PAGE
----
What to expect from the projected increase in vaccine requirements, restrictions, and lawsuits in the months ahead.
With the highly transmissible Delta variant surging, and vaccination rates stagnating, employers are facing new pressures to reinstate mask mandates for everyone, regardless of vaccination status, and encourage COVID-19 vaccines through workplace mandates.
On August 23, 2021, the Food and Drug Administration (FDA) fully approved the Pfizer-BioNTech COVID-19 vaccine for use in those age 16 and older. This upgrade to full approval from “emergency use” status is predicted to lead to a rise in vaccine requirements from employers, schools, and local governments. Health officials are also hopeful that the approval will lead to higher vaccination rates. Note that the Pfizer vaccine is only one of three COVID-19 vaccines to receive full approval. The Moderna and Johnson & Johnson vaccines remain in emergency use status only.
Even under the FDA’s prior emergency use approval, major companies – including Google, Facebook, BlackRock, and Morgan Stanley – initiated policies insisting that workers get vaccinated before returning to the office. Meanwhile, California and New York City became the first state and major city, respectively, to require public workers to be vaccinated. Illinois very recently joined the returning wave of COVID-19 related restrictions by enacting another statewide mask mandate and requiring all teachers and healthcare workers be vaccinated or subject to weekly testing. The Biden administration also requires all federal workers to attest to being vaccinated or face strict testing protocols.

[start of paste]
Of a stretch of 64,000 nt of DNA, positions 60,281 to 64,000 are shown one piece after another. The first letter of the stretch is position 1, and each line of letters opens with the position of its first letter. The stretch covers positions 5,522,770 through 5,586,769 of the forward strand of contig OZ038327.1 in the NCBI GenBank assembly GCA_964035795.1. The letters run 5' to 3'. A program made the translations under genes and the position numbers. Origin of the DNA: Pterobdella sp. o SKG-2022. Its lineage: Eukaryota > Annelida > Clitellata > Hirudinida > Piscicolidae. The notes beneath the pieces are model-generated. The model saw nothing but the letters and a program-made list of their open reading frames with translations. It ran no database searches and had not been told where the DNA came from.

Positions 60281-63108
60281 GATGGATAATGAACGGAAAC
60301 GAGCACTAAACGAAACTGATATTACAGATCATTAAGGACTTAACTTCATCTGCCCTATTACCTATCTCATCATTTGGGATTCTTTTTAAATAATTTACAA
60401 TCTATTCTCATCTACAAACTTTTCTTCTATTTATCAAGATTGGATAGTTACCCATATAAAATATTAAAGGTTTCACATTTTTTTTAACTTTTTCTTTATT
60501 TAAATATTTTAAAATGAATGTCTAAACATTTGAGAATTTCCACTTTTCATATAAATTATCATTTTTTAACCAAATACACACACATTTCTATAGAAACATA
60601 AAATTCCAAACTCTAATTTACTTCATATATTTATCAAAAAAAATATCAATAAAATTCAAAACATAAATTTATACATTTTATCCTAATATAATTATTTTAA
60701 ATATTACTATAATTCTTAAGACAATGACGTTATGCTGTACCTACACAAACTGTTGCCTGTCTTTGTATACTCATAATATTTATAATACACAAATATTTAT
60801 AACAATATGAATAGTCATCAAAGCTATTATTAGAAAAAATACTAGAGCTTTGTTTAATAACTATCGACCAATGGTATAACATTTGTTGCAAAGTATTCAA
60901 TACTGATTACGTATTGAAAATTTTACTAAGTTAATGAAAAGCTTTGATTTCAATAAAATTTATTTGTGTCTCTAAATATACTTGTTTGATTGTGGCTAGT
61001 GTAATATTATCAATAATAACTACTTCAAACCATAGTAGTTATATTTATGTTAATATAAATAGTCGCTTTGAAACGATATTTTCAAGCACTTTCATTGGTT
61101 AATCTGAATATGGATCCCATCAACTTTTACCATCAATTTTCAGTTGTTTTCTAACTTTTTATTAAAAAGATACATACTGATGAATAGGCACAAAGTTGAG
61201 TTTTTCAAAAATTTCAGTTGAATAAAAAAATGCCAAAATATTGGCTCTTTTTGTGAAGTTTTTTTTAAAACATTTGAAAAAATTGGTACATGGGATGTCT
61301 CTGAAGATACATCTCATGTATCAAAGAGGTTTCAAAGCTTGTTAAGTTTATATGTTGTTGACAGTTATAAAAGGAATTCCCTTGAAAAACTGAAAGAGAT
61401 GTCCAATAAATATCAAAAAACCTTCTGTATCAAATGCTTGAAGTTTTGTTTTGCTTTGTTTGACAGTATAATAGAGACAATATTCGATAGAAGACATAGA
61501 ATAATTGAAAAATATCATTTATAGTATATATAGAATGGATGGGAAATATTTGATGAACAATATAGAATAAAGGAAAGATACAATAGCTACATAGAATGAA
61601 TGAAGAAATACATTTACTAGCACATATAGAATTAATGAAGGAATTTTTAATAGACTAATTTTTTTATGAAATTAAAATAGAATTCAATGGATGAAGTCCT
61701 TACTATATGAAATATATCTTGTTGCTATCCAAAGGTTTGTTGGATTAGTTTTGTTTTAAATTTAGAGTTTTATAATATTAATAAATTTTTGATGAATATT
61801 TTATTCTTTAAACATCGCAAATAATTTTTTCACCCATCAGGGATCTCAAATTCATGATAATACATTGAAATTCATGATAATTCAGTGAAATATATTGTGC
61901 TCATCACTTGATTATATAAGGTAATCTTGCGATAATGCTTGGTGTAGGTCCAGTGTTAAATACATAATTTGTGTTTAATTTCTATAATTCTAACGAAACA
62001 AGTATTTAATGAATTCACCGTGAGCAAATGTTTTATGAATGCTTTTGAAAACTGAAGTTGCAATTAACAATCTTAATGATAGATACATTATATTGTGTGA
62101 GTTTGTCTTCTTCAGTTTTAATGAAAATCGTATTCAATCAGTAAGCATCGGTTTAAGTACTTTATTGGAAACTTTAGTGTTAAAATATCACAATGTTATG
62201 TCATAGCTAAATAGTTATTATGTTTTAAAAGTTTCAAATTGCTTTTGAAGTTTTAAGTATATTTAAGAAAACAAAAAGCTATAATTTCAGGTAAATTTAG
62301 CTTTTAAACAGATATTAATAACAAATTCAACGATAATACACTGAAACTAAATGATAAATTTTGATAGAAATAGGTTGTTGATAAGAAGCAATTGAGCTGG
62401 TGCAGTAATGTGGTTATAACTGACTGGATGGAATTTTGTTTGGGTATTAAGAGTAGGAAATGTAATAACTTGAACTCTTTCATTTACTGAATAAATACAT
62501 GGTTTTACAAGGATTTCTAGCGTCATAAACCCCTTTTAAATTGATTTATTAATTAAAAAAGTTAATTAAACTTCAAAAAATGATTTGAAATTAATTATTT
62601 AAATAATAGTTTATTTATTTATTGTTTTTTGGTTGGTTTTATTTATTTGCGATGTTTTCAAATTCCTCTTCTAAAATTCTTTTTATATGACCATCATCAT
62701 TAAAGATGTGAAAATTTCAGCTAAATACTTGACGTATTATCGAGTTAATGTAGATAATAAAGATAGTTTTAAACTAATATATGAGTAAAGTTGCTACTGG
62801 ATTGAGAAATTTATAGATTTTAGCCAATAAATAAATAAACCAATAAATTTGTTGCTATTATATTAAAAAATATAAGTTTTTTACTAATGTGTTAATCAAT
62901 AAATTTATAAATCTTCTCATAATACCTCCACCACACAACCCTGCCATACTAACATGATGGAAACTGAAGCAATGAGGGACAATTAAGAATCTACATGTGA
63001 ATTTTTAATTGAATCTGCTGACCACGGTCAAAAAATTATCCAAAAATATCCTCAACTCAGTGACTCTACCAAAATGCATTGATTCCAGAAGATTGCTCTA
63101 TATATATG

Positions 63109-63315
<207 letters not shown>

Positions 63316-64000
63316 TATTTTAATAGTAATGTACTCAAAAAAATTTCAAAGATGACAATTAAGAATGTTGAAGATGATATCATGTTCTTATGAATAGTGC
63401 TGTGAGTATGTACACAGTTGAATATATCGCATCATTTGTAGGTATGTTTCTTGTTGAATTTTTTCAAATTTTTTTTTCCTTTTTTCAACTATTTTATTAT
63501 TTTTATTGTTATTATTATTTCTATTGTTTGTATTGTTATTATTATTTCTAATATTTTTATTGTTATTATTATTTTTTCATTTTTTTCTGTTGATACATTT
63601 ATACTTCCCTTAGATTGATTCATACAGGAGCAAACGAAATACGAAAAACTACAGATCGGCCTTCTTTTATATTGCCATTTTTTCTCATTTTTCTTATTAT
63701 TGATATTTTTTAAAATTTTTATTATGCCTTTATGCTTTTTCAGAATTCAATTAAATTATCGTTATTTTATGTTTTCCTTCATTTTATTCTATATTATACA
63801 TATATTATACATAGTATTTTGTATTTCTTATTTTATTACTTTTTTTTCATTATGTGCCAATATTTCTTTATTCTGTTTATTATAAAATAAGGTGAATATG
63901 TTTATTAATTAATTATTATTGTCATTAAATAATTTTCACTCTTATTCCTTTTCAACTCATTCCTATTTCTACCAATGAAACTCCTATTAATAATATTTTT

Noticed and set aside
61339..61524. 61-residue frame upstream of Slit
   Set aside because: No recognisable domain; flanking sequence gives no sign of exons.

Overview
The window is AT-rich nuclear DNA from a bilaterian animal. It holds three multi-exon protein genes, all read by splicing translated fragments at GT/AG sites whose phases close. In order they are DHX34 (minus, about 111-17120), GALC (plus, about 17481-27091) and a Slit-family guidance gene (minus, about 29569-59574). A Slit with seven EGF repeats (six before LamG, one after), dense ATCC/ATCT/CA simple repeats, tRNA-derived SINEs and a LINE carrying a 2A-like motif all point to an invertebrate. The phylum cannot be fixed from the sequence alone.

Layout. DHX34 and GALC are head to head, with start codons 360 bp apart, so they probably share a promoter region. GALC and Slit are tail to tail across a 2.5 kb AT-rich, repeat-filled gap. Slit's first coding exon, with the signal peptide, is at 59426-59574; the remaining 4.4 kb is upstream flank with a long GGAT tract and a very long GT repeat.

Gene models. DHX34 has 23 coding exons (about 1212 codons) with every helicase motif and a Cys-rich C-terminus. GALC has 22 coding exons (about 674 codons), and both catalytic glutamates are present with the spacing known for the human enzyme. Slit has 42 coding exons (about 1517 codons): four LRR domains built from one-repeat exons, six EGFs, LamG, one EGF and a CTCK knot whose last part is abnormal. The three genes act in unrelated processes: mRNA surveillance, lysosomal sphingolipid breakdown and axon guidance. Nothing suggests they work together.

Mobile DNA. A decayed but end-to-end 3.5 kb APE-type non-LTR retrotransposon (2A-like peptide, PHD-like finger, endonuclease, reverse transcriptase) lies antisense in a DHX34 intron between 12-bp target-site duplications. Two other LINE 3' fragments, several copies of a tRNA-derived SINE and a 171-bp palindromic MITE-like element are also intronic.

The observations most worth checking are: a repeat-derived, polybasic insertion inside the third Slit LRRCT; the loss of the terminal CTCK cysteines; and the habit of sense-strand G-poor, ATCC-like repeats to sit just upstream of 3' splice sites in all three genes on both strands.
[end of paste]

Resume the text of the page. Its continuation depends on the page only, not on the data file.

Continue Reading The New Employee Status: Vaccinated or Unvaccinated